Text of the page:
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I coded up 4 .java files. The thing is that I can only execute my .java files from my IDE, how do I execute the .class files like an application? I study at uni, and I was told that Java is platform independent. Any tutorial/book recommendations would be highly appreciated.

Thanks

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What is your IDE? Most of them have a "Run" button that allows you to run your program –  OscarRyz Jan 20 '09 at 2:49

8 Answers 8

up vote 10 down vote accepted

The basic idea (to give you some things to search for) is:

  • Bundle your compiled .class files into a 'jar'.
  • Add a manifest to your jar specifying a main class to run.

You might find your IDE already creates this when you run a 'clean build'. Netbeans puts this into a 'dist' folder.

Modern JREs will allow you to run the jar by double clicking it etc.

You can also go a bit further by wrapping the jar in a native executable using a tool such as JSmooth.

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+1 for pointing out native executable, and Netbeans jar creation. –  Adeel Ansari Jan 19 '09 at 3:49

Look at executable jar. Here is the precise one, without any details, Creating executable jar files.

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What IDE are you using?

Depending on the IDE, some support Export features that will create the .jar executable for you. For example, in Eclipse, you've got that option. Plus there are additional plug-ins for Eclipse, such as Fat-Jar, that will include any additional libs you include that aren't part of Sun's standard libs.

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Java files have to run through the Java Virtual Machine, so you can run your class files from the command line.

If you have a file called filename.java you compile it to filename.class and then you can run it from a command line by typing java filename

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If you want to distribute your application on Windows, look into JSmooth.

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JNLP/Web Start

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"The basic idea (to give you some things to search for) is:

Bundle your compiled .class files into a 'jar'. Add a manifest to your jar specifying a main class to run. You might find your IDE already creates this when you run a 'clean build'. Netbeans puts this into a 'dist' folder." (by Cogsy)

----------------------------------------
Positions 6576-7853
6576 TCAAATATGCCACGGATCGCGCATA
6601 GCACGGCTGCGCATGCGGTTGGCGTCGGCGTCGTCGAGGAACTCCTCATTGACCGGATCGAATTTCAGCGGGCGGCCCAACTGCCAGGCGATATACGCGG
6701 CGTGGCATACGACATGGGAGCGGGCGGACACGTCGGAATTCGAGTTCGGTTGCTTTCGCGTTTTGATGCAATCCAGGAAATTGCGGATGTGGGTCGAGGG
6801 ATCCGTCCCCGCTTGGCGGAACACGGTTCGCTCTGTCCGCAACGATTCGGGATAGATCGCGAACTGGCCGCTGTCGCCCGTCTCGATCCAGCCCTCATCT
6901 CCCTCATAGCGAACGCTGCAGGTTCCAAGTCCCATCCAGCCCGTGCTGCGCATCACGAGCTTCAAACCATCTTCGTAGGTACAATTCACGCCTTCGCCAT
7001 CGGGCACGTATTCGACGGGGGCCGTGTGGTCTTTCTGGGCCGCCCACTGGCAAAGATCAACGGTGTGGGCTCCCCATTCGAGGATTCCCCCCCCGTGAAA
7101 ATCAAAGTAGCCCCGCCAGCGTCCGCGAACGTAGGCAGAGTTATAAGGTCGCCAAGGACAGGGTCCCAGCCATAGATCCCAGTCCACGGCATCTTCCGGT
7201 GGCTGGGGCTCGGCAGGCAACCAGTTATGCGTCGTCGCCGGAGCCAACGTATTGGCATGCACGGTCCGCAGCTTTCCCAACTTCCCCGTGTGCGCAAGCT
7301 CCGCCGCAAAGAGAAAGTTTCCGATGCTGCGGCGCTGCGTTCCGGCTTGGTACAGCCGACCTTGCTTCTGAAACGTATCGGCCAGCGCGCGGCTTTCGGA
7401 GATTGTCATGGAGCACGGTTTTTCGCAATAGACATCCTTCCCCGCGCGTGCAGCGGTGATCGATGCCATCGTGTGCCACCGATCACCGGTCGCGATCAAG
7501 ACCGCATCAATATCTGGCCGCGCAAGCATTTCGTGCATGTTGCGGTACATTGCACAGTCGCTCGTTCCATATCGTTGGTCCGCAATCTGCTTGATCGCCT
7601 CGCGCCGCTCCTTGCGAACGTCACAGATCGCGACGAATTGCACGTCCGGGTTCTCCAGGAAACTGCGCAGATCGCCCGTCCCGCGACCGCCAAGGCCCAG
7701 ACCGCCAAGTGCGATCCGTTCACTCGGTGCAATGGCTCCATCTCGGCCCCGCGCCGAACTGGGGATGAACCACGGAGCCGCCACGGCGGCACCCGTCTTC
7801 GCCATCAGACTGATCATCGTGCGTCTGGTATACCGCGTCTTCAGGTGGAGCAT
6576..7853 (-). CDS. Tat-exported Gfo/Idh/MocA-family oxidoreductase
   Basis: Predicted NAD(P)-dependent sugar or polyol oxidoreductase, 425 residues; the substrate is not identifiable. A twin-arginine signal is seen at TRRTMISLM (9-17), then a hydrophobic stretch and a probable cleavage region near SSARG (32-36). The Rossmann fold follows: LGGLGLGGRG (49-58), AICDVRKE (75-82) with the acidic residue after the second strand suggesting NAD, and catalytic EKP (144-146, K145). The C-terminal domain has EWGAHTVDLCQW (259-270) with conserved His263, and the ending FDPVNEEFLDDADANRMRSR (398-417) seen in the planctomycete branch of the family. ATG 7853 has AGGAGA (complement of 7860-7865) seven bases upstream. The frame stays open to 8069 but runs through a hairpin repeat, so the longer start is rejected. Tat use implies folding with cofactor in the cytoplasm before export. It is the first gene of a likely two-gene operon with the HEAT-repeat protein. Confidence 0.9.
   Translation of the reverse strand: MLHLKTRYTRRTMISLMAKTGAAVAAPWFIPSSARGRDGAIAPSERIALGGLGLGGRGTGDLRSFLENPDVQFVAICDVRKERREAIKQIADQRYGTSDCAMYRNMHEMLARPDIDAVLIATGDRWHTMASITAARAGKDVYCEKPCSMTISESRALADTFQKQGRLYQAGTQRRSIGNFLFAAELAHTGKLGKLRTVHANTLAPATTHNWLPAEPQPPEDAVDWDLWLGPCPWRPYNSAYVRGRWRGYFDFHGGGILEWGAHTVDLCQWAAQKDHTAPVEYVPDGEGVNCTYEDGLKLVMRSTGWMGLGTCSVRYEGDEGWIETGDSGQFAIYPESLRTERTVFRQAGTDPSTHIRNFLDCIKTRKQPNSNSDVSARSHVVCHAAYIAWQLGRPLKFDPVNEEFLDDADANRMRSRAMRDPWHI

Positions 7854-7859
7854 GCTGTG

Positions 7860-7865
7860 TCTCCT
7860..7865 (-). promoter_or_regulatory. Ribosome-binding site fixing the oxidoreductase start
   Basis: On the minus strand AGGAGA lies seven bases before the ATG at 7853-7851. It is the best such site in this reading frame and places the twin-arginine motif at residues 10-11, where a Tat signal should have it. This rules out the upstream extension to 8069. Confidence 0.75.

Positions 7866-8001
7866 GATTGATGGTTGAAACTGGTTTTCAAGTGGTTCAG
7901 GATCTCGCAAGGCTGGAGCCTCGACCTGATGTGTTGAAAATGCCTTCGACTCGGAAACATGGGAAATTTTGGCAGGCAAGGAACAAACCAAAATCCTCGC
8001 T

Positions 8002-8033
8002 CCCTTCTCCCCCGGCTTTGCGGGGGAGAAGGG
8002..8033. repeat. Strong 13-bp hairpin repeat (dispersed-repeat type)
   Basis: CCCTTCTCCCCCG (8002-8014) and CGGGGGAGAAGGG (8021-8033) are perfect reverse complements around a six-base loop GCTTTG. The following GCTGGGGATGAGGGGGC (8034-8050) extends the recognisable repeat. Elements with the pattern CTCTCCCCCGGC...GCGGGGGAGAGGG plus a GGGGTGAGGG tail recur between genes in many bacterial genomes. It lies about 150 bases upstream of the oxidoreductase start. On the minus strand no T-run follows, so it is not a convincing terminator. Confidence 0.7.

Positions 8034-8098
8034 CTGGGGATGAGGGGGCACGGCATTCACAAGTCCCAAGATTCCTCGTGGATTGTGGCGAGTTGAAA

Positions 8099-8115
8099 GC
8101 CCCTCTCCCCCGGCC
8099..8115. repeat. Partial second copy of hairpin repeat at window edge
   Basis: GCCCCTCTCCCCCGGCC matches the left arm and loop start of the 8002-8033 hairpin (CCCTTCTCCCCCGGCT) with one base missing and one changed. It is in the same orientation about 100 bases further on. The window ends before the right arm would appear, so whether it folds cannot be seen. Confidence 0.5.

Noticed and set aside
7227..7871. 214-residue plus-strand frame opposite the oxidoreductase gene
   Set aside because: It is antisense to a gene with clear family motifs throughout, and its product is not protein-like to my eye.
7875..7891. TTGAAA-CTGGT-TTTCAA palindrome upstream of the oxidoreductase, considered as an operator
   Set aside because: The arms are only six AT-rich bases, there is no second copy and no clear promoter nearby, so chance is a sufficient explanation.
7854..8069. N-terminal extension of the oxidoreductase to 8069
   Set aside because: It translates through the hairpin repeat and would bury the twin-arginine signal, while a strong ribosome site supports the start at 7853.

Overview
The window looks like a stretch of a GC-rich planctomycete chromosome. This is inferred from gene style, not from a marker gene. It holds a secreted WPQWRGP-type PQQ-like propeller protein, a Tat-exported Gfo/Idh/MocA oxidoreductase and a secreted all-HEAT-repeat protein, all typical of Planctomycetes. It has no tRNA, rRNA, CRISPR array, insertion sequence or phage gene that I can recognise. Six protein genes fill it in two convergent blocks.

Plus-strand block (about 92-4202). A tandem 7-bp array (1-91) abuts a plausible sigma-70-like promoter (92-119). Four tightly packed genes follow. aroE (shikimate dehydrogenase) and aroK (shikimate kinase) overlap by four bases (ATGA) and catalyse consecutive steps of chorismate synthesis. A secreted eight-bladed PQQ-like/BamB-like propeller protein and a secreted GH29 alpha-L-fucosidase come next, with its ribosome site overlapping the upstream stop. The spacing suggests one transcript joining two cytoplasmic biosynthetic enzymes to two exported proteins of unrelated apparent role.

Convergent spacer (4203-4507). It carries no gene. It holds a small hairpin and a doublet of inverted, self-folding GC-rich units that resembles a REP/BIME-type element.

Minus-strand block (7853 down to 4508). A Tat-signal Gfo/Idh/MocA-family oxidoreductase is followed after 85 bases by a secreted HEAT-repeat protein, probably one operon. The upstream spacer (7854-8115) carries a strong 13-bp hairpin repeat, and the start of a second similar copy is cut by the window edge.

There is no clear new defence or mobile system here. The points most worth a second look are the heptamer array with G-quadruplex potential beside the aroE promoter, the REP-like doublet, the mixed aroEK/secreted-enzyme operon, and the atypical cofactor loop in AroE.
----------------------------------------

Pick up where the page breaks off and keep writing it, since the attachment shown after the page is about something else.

Plus to achieve this you can either choose:

Depending on the IDE, some support Export features that will create the .jar executable for you. For example, in Eclipse, you've got that option. Plus there are additional plug-ins for Eclipse, such as Fat-Jar, that will include any additional libs you include that aren't part of Sun's standard libs. (by kchau)

Or if you going to to serious stuff, opt for a build script like Ant or Maven. Here's an example of an Ant build.xml script:

<project name="jar with libs" default="compile and build" basedir=".">
    <!-- this is used at compile time -->
    <path id="example-classpath">
    	<pathelement location="${root-dir}" />
    	<fileset dir="D:/LIC/xalan-j_2_7_1" includes="*.jar" />
    </path>

    <target name="compile and build">
    	<!-- deletes previously created jar -->
    	<delete file="test.jar" />

    	<!-- compile your code and drop .class into "bin" directory -->
    	<javac srcdir="${basedir}" destdir="bin" debug="true" deprecation="on">
    		<!-- this is telling the compiler where are the dependencies -->
    		<classpath refid="example-classpath" />
    	</javac>

    	<!-- copy the JARs that you need to "bin" directory  -->
    	<copy todir="bin">
    		<fileset dir="D:/LIC/xalan-j_2_7_1" includes="*.jar" />
    	</copy>

    	<!-- creates your jar with the contents inside "bin" (now with your .class and .jar dependencies) -->
    	<jar destfile="test.jar" basedir="bin" duplicate="preserve">
    		<manifest>
    			<!-- Who is building this jar? -->
    			<attribute name="Built-By" value="${user.name}" />
    			<!-- Information about the program itself -->
    			<attribute name="Implementation-Vendor" value="ACME inc." />
    			<attribute name="Implementation-Title" value="GreatProduct" />
    			<attribute name="Implementation-Version" value="1.0.0beta2" />
    			<!-- this tells which class should run when executing your jar -->
    			<attribute name="Main-class" value="ApplyXPath" />
    		</manifest>
    	</jar>
    </target>
</project>
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Just get out of the IDE and familiarise yourself with the command line tools. The java tutorial has a trail on the subject here (pick the Windows or Solaris/Linux section).

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